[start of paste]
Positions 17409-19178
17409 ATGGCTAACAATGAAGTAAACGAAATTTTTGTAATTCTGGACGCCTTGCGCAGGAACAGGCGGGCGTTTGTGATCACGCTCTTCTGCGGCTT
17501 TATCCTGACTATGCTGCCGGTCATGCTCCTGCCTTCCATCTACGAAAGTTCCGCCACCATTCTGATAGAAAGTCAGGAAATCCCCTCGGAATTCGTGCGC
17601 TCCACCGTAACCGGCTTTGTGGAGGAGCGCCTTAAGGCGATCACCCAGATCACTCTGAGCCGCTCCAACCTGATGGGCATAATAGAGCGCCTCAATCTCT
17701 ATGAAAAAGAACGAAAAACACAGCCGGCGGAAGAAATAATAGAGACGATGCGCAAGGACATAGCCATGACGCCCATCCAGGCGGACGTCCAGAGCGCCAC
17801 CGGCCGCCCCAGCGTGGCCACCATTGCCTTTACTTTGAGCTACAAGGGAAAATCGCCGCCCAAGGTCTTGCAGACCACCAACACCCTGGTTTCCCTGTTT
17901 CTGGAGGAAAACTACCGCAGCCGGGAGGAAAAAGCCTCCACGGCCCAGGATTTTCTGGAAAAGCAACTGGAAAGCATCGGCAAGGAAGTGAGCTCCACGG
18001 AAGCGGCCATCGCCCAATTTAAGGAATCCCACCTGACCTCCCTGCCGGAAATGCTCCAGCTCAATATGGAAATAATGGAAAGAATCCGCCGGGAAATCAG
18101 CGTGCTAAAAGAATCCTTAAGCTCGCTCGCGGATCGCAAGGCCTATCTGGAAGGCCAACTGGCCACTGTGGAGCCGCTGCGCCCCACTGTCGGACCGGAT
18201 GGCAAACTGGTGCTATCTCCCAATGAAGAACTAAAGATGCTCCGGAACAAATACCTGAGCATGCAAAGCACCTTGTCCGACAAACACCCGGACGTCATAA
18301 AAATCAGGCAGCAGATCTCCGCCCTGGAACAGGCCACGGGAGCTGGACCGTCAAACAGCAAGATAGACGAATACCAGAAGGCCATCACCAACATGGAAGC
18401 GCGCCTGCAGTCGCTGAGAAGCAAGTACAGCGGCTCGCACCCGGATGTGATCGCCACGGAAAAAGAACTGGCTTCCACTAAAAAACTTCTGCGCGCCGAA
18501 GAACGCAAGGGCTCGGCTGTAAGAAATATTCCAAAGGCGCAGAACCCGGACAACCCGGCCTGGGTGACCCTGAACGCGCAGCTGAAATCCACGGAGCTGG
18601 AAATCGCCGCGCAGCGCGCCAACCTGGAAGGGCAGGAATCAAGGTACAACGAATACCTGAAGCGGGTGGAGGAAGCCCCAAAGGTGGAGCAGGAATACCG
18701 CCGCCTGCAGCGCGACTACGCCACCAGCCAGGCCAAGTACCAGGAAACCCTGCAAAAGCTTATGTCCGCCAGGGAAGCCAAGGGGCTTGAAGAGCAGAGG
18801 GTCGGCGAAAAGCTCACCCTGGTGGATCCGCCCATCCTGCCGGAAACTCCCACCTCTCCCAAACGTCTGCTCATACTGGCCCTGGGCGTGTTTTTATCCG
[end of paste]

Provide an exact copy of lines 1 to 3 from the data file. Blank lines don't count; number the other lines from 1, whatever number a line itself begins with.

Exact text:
Positions 17409-19178
17409 ATGGCTAACAATGAAGTAAACGAAATTTTTGTAATTCTGGACGCCTTGCGCAGGAACAGGCGGGCGTTTGTGATCACGCTCTTCTGCGGCTT
17501 TATCCTGACTATGCTGCCGGTCATGCTCCTGCCTTCCATCTACGAAAGTTCCGCCACCATTCTGATAGAAAGTCAGGAAATCCCCTCGGAATTCGTGCGC